|Subject: AFR: Trouble brewing for Timorese
Date: Sat, 15 May 1999 11:24:59 -0400
From: "John M. Miller" <firstname.lastname@example.org
Received from Joyo Indonesian News:
Australian Financial Review May 15, 1999
Trouble brewing for Timorese
By Tim Dodd, Dili
The political turmoil in East Timor threatens to disrupt the territory's major industry, coffee growing, which is the primary economic support for nearly half the indigenous population.
The annual harvest started last weekend and will last until September, right through the period in which turmoil will increase if the United Nations does not succeed in enforcing security for the ballot on independence due on August 8.
In one of the coffee growing areas, Liquisa, just west of Dili, the Red and White Iron militia have driven an estimated 5,000 people out their homes and into temporary camps, claiming they are offering protection from pro-independence guerillas.
The Liquisa camp has been seen by reliable witnesses. And pro-independence supporters claim that in the rest of the province there are many more camps housing people who have been driven out of their homes by intimidation.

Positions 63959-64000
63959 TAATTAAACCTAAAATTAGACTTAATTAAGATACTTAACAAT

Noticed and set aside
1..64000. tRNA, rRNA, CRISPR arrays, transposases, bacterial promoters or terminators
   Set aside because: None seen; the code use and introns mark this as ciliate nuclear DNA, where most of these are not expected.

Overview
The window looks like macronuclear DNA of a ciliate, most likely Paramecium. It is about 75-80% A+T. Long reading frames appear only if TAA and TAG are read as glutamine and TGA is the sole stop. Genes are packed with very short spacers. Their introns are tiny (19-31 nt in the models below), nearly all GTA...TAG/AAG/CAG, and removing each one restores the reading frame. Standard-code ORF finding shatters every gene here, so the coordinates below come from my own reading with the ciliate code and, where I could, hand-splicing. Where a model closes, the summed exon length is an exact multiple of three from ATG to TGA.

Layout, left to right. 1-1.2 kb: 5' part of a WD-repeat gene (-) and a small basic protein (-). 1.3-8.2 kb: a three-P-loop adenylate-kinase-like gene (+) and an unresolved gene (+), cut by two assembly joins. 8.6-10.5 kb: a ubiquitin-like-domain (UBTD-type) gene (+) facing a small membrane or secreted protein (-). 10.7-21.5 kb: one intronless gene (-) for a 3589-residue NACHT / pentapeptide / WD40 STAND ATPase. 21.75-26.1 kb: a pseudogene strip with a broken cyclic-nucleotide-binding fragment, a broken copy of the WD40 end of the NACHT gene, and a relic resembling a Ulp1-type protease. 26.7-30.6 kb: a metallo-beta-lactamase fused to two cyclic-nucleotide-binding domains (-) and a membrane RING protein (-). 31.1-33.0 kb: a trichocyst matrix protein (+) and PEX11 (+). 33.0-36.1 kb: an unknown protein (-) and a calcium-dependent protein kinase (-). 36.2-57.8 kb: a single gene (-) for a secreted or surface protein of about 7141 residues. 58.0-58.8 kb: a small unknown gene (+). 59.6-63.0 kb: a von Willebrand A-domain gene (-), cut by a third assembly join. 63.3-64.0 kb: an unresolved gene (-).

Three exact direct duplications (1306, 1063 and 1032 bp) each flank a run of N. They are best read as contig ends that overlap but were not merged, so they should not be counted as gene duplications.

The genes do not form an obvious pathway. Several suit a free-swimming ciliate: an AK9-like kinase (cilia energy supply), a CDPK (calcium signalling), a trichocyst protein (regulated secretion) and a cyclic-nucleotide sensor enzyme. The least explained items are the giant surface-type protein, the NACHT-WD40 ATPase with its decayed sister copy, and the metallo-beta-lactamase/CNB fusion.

Picking the $40 million coffee crop requires a work force of 40,000 harvesters and any major displacement of people, or fear of violence and intimidation, will play havoc with this year's crop.
Once the coffee crop was monopolised by a daughter of former President Soeharto. But the monopoly ended and now a US aid group, the National Cooperative Business Association, is helping develop the coffee industry in the hands of local producers.
According to the NCBA, more than 45,000 families are involved in coffee production.
If East Timor becomes independent it will be heavily reliant on foreign aid. The best estimates suggest that Indonesia spends about $140 million annually in the province, but raises only about one-tenth of that in taxes.